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USCIS Temporarily Suspends Biometrics Requirement for Certain Form I-539 Applicants

Effective May 17, 2021, U.S. Citizenship and Immigration Services will temporarily suspend the biometrics submission requirement for certain applicants filing Form I-539, Application To Extend/Change Nonimmigrant Status, requesting an extension of stay in or change of status to H-4, L-2, and E nonimmigrant status. USCIS will allow adjudications for those specific categories to proceed based on biographic information and related background checks, without capturing fingerprints and a photograph. This suspension will apply through May 17, 2023, subject to affirmative extension or revocation of the suspension period by the USCIS director. 

This temporary suspension will apply to applicants filing Form I-539 requesting the following:

  • Extension of stay in or change of status to H-4 nonimmigrant status;
  • Extension of stay in or change of status to L-2 nonimmigrant status;
  • Extension of stay in or change of status to E-1 nonimmigrant status;
  • Extension of stay in or change of status to E-2 nonimmigrant status (including E-2C (E-2 CNMI Investor)); or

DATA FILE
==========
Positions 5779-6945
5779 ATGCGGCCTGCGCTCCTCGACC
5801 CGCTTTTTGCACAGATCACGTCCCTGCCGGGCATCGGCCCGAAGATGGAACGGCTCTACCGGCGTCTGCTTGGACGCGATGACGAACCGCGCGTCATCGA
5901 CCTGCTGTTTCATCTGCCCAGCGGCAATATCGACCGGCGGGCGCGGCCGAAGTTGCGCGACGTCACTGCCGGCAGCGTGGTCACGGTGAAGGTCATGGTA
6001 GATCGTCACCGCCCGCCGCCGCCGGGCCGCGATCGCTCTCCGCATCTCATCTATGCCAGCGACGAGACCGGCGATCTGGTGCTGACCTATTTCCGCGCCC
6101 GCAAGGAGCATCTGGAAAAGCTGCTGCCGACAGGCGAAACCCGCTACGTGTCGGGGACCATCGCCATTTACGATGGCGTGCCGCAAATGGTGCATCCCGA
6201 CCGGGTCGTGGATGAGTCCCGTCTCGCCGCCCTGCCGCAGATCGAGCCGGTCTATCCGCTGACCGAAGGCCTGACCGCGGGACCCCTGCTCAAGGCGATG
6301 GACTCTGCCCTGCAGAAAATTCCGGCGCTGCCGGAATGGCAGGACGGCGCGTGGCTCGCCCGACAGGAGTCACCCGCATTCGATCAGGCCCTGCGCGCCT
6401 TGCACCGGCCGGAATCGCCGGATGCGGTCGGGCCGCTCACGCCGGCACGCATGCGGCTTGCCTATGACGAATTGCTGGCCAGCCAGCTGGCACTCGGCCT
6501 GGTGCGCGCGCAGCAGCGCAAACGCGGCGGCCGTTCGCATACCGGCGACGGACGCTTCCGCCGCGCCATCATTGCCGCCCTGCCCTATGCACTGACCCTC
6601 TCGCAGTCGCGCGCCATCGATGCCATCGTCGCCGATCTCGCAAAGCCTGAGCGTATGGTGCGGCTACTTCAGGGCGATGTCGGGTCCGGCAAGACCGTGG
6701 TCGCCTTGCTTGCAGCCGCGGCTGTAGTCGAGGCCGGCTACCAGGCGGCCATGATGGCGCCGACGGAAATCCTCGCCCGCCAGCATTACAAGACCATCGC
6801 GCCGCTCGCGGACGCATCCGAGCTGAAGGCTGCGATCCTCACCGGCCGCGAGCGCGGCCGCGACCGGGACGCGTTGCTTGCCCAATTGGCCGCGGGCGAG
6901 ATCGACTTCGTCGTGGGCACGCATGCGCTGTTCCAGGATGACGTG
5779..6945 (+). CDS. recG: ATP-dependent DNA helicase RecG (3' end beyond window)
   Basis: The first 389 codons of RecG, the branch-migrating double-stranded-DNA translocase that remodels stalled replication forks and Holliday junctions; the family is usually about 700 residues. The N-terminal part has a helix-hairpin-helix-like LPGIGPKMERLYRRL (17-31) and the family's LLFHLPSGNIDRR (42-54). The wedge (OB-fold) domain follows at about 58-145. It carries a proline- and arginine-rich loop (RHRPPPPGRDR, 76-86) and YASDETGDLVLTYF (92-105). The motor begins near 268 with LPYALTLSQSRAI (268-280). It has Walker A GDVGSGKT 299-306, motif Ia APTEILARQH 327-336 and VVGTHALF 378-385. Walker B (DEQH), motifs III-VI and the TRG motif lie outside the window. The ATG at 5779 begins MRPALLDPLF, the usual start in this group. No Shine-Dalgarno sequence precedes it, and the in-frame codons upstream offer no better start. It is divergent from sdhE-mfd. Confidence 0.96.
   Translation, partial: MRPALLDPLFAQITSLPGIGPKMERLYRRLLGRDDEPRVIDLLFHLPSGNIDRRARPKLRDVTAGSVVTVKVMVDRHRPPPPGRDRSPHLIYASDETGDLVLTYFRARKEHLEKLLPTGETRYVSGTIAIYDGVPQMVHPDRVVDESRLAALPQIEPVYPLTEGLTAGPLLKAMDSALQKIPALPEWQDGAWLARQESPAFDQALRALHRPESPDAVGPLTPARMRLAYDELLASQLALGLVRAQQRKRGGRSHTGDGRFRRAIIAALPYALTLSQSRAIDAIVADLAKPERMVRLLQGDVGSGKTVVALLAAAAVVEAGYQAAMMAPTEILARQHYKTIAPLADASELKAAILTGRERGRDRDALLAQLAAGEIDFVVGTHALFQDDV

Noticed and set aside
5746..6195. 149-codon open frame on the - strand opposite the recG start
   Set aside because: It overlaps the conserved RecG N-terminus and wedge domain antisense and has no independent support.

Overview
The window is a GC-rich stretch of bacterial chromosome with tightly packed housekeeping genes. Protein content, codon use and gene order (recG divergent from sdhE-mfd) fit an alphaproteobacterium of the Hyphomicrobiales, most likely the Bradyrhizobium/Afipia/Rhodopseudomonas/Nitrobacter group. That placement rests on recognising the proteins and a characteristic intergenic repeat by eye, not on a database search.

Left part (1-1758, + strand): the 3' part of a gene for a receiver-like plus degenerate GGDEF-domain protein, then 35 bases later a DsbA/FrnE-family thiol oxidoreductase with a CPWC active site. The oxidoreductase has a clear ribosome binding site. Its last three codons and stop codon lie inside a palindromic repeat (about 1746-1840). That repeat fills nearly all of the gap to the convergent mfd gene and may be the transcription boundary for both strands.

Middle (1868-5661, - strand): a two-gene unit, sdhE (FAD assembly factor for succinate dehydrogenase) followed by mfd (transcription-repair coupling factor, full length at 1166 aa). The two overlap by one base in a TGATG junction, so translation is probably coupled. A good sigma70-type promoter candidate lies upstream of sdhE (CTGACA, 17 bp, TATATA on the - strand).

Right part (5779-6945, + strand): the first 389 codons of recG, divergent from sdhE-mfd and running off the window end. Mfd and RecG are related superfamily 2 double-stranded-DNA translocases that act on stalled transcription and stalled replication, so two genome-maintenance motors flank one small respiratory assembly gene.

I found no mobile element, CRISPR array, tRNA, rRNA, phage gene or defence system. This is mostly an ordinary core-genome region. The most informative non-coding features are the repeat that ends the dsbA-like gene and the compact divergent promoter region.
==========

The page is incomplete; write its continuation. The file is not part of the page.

• Extension of stay in or change of status to E-3 nonimmigrant status (including those selecting E-3D).

This suspension will apply only to the above categories of Form I-539 applications that are either:

  • Pending as of May 17, 2021, and have not yet received a biometric services appointment notice; or
  • New applications postmarked or submitted electronically on or after May 17, 2021.

However, USCIS retains discretion on a case-by-case basis to require biometrics for applicants who meet the criteria above, and any applicant may be scheduled for an application support center (ASC) appointment to submit biometrics.

Form I-539 applicants who have already received a biometric services appointment notice should still attend their scheduled appointment.